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vmstat - "si" and "so" are 0 why ?

 
Maaz
Valued Contributor

vmstat - "si" and "so" are 0 why ?

OS: SLES 10 SP2 i586

during installation of Oracle10gR2-32bit, vmstat output is attached.
I found that system gradually started using swap (swpd value: 0 then 36..40..44..48..140) but the value of swap-in "si" and swap-out "so" remain 0 .. why ? I think that once system starts using swap the si and so should be greater then 0 .. am I right ?

Regards
4 REPLIES
Steven E. Protter
Exalted Contributor

Re: vmstat - "si" and "so" are 0 why ?

Shalom,

No, not necessarily.

When a process starts it reserves swap. if it never actually gets swapped you won't see swap-in or swap-out values.

It means you are not out of memory and paging to disk.

This is a good thing.

:-)

SEP
Steven E Protter
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Court Campbell
Honored Contributor

Re: vmstat - "si" and "so" are 0 why ?

don't try comparing swpd and si/so. swapd is showing how much swap is being used. And the si/so represent pages in/out from the disk.
"The difference between me and you? I will read the man page." and "Respect the hat." and "You could just do a search on ITRC, you don't need to start a thread on a topic that's been answered 100 times already." Oh, and "What. no points???"
Maaz
Valued Contributor

Re: vmstat - "si" and "so" are 0 why ?

Hi SEP and Court Campbell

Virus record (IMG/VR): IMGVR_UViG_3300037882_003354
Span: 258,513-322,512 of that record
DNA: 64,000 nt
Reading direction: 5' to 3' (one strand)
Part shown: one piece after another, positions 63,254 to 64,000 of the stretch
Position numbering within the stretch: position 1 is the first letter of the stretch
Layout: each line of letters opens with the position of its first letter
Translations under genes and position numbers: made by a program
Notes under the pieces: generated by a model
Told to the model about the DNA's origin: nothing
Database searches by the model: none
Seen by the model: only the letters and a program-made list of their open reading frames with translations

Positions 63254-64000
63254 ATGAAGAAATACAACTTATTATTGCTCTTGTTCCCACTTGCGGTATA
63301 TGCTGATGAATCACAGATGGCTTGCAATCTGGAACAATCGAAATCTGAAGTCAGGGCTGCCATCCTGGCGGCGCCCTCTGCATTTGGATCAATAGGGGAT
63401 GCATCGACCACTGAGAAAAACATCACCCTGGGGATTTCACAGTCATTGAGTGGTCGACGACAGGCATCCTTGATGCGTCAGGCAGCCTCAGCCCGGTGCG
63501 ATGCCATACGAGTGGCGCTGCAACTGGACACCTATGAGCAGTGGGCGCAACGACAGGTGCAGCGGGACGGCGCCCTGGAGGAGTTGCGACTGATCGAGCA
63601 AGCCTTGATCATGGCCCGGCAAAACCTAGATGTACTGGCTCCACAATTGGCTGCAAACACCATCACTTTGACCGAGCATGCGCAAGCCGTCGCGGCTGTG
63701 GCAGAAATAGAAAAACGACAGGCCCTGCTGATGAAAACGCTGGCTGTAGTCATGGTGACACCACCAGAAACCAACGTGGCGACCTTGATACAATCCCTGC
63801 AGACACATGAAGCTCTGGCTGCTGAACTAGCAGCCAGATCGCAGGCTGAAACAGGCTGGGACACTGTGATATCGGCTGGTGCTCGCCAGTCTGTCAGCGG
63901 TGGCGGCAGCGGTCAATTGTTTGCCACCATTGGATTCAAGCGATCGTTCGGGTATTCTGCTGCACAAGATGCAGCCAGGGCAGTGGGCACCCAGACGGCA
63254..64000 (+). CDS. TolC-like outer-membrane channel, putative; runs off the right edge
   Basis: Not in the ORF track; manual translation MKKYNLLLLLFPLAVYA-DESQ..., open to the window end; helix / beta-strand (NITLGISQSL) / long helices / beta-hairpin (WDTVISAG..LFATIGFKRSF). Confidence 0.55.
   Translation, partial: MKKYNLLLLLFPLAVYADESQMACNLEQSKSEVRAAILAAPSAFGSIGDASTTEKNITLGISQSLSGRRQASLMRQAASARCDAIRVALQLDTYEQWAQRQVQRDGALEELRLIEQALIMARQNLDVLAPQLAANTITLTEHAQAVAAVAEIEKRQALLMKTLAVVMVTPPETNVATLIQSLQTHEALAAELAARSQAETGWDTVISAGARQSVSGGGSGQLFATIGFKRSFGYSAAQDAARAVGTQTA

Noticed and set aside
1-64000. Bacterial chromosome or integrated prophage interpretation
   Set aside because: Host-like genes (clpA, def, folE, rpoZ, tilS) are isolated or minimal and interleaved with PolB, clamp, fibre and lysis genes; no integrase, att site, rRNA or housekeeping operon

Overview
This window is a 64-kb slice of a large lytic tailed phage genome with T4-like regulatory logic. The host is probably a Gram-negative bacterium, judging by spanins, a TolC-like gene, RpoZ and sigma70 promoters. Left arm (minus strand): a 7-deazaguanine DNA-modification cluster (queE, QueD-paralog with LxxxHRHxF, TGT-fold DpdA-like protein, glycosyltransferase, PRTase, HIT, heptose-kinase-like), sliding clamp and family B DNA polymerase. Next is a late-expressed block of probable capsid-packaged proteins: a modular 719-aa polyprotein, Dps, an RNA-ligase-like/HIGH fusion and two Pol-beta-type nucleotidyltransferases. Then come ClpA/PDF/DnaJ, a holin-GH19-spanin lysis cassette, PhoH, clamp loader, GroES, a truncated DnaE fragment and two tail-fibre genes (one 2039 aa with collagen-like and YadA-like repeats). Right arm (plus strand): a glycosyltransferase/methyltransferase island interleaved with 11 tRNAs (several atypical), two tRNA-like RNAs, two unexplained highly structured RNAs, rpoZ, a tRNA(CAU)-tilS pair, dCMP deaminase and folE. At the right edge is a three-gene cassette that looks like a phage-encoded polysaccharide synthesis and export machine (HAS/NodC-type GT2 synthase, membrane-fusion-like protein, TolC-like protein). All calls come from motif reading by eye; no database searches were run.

nice reply. from your reply what I got is that .. that the process simply reserves the swap in anticipation but it does not means that the process is also actually using swap area(virtual memory) ? and it also means that once a process actually starts using swap area(usually due to lack of phys memory).. at that particular time/moment si/so will be greater then 0 .. right ?


Court Campbell
Honored Contributor

Re: vmstat - "si" and "so" are 0 why ?

The kernel is going to reserve swap for the process. But what you have to be aware of in Linux is that the kernel can over commit it's total memory, ie, physical and virtual. The kernel can promise a lot more memory than it could ever possibly actually give out at any one time. As for the si/so, you need to watch out for that because it is misleading. That is not actually swap in (si) and swap out (so) that is actually pages to and from disk to memory. That is one thing I find fault in with Linux. The documentation is usually old or wrong at times. If anything I would suggest the Red Hat performance tuning class. You get a nice feel for these kinds of questions. I would also suggest this doc:

http://www.redbooks.ibm.com/abstracts/redp4285.html

and here is a good site about memory management in Linux:

http://linux-mm.org/

I realize this is above and beyond vmstat output.
"The difference between me and you? I will read the man page." and "Respect the hat." and "You could just do a search on ITRC, you don't need to start a thread on a topic that's been answered 100 times already." Oh, and "What. no points???"